Amy Johnson

Amy Johnson

Happy New Decade! The Years in Review

Well, hello! I’m not sure if you’ve noticed, but 2020 is here!!

Please excuse me while I happy dance… BRB…

I’ve read a lot of posts this year already and the bulk of them have been about the lessons that the blogger learned in 2019. I love that idea so much I thought I’d make my own list. However, the last decade has been such a profound one for me, so, instead of limiting it to just last year, I thought I’d do a top ten list of the last ten years.

The year 2010 taught me the depth and Source of my strength.

Philippians 4:13 is a popular verse amongst many Christian circles (it’s the “I can do things” one). But 2010 really brought it to life for me. Do you know what I learned? There is a Christ-shaped well of strength on the inside of me and I really can make it through anything with His help.

The year 2011 taught me that He is my Provider.

The Jews have several names for Yahweh, or God, representing a facet of His character. The earliest known rendering of one of those names is Jehovah Jireh, the God Who Provides. It is first seen in the Old Testament account of Abraham and Isaac on Mount Moriah when God provided a sacrifice in place of Isaac. In 2011 we faced financial crisis after financial crisis and every single time, God miraculously provided. Every. single. time.

The year 2012 taught me the importance of honesty.

I’ve never been much of liar. But I have been guilty of covering things up for people. While love does cover a multitude of sin, it does not cover up issues or diminish them. Love deals honestly and openly with destructive behaviors and confronts them head on. I feel like that is something our culture is so guilty of… we don’t deal with issues because we don’t want to make anyone angry. The only people who get angry when truth is exposed, are the people who have something to gain by keeping it hidden. Those people will continue to hurt anyone and everyone around them if they are allowed to continue in their junk and I finally had to learn when and how to speak up.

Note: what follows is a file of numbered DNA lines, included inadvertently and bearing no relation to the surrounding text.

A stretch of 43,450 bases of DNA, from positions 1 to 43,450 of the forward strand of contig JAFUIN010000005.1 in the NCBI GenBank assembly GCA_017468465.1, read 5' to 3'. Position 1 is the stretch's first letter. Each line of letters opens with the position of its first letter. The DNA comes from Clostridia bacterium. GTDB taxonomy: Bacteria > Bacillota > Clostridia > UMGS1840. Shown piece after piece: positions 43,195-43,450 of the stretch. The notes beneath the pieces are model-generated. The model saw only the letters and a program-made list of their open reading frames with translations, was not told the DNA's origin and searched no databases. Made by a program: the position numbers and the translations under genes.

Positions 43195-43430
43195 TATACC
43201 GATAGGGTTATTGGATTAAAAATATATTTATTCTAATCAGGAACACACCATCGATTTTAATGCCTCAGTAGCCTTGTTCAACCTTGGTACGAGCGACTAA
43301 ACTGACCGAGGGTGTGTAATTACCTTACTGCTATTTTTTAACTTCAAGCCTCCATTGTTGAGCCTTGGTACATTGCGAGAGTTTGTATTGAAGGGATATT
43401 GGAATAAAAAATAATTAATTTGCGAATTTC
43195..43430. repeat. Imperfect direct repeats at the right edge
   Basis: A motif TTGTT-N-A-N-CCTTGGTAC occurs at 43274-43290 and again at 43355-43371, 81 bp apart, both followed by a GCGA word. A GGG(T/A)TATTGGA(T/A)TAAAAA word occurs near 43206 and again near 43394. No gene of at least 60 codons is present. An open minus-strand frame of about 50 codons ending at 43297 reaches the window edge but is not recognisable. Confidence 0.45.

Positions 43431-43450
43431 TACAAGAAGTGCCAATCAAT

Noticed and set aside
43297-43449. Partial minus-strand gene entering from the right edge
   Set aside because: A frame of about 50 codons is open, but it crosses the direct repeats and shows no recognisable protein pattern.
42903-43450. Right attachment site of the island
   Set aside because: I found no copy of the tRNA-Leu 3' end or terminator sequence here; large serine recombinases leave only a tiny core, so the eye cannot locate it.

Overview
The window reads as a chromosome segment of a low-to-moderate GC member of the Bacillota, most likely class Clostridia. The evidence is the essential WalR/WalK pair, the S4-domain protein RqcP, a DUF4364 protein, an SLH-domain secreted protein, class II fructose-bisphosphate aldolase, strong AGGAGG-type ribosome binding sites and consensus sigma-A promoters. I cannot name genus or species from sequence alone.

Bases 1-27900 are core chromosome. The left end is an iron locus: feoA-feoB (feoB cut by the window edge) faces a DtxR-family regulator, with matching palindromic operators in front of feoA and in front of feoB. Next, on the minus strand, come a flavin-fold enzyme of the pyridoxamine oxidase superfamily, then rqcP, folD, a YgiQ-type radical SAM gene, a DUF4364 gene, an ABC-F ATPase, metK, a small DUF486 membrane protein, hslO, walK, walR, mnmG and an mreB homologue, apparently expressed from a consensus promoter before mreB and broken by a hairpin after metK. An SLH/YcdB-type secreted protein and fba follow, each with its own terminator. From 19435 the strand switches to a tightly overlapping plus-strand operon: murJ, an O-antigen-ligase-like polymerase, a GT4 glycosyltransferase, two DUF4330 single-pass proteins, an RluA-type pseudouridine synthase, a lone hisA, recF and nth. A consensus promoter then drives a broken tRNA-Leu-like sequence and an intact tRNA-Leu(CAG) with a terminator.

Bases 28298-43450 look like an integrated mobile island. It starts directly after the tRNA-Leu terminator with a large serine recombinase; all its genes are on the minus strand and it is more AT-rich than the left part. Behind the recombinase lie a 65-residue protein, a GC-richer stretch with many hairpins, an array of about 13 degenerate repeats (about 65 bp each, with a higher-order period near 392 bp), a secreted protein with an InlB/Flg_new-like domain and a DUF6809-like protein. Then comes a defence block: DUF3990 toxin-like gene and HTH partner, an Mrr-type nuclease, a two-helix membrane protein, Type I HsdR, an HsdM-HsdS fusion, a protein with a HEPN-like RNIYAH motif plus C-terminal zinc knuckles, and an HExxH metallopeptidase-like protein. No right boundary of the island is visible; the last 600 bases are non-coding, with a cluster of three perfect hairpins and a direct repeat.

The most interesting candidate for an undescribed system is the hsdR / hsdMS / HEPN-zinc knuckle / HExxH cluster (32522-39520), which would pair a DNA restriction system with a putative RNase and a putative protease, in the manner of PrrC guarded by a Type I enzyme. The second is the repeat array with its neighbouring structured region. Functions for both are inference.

The year 2013 taught me how to honor those who trust you.

Back in August I wrote a post entitled, “The Day my Voice Died“. That experience cemented in me the necessity of never taking lightly another person’s decision to put their trust in me. When someone decides that I am safe for them to confide in, even if it’s only one time, I need to protect and treasure their decision, guarding their trust close to my heart.

The year 2014 taught me the importance of standing up for myself.

In my heart of hearts I am typically a “peace at any price” kind of person. I want to get along with everyone around me and have, on more than one occasion, sacrificed my own well-being in order to do so. I H A T E telling people no and will go to great lengths to keep from doing so. However, in 2014, I had no choice but to continually speak up for myself. It was challenging, but I needed someone to stand up for me and if I wasn’t willing to, who would be?

The year 2015 taught me how to fight for myself.